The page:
Beargrass Thunder Uses Vlog To Create Community Change

Admittedly, I’m not a podcast person in any meaningful way. I prefer visual stimulation and often fall into the YouTube rabbit hole over any number of topics from K-Drama gossip to music nostalgia. When LEO decided to do a podcast issue, I knew I was in trouble. What the hell do I write about when I listen to zero local podcasts and apparently, I’m in the minority on that. I just don’t often have the patience or energy to simply listen to folks talking. Enter the Video Blog or vlog for short. The video blog often combines the focus of a podcast with a visual element. It’s much more my speed. Local vlogs were a bit tough to find. I did find the “Wives of Louisville,” a local, Real Housewives type vlog, and the episodes are full of similar moments to its multi-city inspirations. Sadly, I couldn’t reach the “Wives” for this story but another vlog that captured my attention, Beargrass Thunder.This group of four friends is focused on making a better community while taking care of local plants (I love my garden and houseplants to a weird degree) and preserving the local ecosystem. Sign me up. 

Beargrass Thunder started as documentation of a project in an alley along a stretch of Beargrass Creek off Goldsmith Lane. Partners Jody Dahmer and Dr. Mariah Corso were warned upon moving into a new apartment in the Goldsmith Lane area that they shouldn’t park in the alley behind their apartment because of crimes that have been reported. The area has many apartment and condominium complexes and a mixed income profile though poverty in the area is high. 

Mariah Corso working on plants for the newly licensed Beargrass Thunder nursery. 

Instead of accepting this and giving up on building relationships with neighbors in the area, they decided to do something about the alley. With the help of friends and Beargrass Thunder cohorts Richard Stottman and Nikole Thomas, they cleaned the alley of weeds, planted native plants, added seating and artwork… turning the alley into a place that welcomed community instead of wedging it further apart. They even enlisted monetary help from a nearby hotel to aid in the cleanup.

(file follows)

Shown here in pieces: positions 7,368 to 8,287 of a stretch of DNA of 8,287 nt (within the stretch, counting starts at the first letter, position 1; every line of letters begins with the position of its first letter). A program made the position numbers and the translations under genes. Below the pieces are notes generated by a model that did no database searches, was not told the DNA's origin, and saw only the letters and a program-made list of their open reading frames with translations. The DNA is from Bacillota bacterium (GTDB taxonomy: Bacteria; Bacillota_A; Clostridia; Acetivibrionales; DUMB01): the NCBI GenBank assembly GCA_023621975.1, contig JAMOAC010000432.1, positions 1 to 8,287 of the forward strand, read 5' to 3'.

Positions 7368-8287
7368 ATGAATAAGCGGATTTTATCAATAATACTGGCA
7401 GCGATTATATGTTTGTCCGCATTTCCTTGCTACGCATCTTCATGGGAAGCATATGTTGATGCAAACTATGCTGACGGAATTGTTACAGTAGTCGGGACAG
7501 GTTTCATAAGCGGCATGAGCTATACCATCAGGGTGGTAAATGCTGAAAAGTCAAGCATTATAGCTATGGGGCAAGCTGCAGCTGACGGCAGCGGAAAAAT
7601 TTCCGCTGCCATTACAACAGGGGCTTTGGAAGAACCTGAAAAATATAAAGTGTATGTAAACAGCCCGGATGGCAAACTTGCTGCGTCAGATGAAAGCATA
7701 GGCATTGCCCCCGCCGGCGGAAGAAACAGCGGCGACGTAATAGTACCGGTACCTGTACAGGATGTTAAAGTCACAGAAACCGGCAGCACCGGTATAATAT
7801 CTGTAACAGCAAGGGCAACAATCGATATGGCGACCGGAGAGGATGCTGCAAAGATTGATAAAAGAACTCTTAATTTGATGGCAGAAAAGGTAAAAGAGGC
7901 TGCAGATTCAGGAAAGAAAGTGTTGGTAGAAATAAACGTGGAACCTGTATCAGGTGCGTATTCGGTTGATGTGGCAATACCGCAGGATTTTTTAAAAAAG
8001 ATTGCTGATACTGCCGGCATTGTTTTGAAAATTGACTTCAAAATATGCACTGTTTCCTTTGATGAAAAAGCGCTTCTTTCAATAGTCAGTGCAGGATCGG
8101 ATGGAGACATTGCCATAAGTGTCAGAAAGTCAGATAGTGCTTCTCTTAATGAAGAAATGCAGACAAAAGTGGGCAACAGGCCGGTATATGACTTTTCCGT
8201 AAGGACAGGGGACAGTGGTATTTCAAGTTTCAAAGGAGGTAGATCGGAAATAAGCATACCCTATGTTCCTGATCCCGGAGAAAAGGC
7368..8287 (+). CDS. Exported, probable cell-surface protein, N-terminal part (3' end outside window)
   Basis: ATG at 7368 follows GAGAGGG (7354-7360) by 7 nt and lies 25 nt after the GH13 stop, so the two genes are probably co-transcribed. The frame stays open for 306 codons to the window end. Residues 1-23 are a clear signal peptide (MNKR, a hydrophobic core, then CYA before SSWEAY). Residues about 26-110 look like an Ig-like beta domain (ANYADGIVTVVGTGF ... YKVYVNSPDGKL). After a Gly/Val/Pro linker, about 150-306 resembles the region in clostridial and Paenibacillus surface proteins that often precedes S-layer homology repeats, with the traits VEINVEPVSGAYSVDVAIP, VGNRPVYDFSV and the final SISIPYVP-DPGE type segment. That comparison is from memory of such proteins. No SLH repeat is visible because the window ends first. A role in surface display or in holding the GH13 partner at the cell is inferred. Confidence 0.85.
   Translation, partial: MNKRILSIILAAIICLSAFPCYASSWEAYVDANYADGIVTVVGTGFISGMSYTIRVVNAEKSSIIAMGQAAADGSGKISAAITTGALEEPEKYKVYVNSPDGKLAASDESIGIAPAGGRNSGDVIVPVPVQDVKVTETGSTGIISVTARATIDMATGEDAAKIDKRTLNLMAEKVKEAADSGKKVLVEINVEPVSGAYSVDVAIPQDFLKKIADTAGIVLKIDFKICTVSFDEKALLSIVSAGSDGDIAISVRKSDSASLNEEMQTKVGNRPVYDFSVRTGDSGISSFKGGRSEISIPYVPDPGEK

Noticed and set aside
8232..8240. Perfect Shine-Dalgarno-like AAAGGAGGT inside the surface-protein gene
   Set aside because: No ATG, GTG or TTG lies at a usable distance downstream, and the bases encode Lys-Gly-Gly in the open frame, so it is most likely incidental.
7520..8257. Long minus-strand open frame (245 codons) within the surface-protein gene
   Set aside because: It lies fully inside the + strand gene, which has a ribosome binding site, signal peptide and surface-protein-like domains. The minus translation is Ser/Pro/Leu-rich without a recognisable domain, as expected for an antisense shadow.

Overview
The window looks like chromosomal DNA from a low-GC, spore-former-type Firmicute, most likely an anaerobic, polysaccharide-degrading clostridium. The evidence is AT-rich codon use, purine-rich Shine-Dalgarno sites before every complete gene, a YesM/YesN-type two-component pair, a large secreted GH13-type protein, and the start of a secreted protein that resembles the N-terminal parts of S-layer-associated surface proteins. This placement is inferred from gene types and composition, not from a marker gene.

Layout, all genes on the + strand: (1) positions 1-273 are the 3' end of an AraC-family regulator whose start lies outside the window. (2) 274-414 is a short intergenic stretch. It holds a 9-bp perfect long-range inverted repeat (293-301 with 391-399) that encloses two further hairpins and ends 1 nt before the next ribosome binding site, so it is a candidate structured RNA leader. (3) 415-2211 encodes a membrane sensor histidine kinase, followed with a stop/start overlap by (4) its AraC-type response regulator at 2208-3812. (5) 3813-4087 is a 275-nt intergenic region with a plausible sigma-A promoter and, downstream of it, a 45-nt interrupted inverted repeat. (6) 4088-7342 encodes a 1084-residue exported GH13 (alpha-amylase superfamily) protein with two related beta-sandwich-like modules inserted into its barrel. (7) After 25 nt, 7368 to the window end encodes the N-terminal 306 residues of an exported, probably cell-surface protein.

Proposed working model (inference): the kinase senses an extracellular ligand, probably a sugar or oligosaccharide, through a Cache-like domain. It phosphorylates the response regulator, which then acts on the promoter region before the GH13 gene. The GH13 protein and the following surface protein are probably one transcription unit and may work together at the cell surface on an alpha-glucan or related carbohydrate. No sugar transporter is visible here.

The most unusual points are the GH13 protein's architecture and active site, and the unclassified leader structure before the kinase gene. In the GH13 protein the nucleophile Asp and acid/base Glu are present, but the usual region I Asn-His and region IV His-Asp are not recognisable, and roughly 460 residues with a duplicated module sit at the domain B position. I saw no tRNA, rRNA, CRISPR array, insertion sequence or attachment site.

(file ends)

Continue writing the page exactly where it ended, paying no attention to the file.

What grew out of that project is a vibrant vlog on Youtube, community partnerships, seed giveaway events and most recently, Beargrass Thunder became a licensed local nursery.

The name Beargrass Thunder is a combination of Beargrass Creek and Thunder Over Louisville. It’s a name they felt fit their undertaking. All but Corso, who is from Pennsylvania, are Louisville natives. 

Mariah Corso and Nikole Thomas of Beargrass Thunder. 

I caught up with Richard Stottman of Beargrass Thunder to discuss the vlog and their other projects.

“I’m so busy. I don’t have time to really listen to podcasts and you know, actually sit down to produce the podcast,” said Stottman, the producer and editor of the project on how it became a vlog. “I have the equipment, but coordinating everybody’s schedules, the blog format, to us at least, seemed just a whole lot more accessible and easy to do, like in the moment on the fly without much preparation at all.”

The vlog offers a real time, visual companion to the stories Beargrass Thunder wants to share about the city of Louisville and the work they want to do to improve their community. 

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“When we originally started, we just wanted to be like a local show, like a variety show where we would interview different politicians, changemakers, influencers, local business and nonprofits, that kind of thing,” said Stottman. 

Beargrass Thunder has done numerous interviews. Sometimes those interviews have led to interesting partnerships that could create unique and necessary changes for residents in the city. 

“We’ve interviewed lots of politicians, including Jecorey Arthur, District 4 of Metro Council, who we’re currently working with on eradicating discriminatory lawn ordinances,” said Stottman.  

The group is passionate about restoring the local environment including the ecosystems. It’s part of their mission to make their hometown a better place to live. 

“It started out where it was just supposed to be like a podcast variety show where we would just talk about current events and Louisville, cool things to check out, that kind of thing,” said Stottman.  “As we all got more and more interested in, like,we’re watching this environmental disaster unfold before our eyes, we’re learning more and more about ways we — like ourselves — can help in our daily lives in seeing some of these injustices play out in our own community. So it just kind of made sense to use the platform that we had started building to kind of further these ideas and educate people on what they can do, too, and how they can replicate what we’re doing in their community.”

Currently, Beargrass Thunder has uploaded 110 videos to their YouTube page. Topics range from ways to use local plants like their “Poke Sallet” (Poke Salad) video to visits with Idlewild Butterfly Farm. The partners are neighbors in Germantown and have their hands full with all the new projects that have grown from the first alley project, including the renovation of another alley close to their homes.  

“Thunder is this platform that allows us to pretty much do whatever we want to do. So things are always changing,” said Stottman. “ You know, priorities are always changing, but the end goal, is that we just want to use our platform to fight the injustices that are happening in our community…and also bring people together in our community, using Kentucky native plants and seeds to feed people and just bring people together to help learn and educate in how to make our community and local ecosystem better.”

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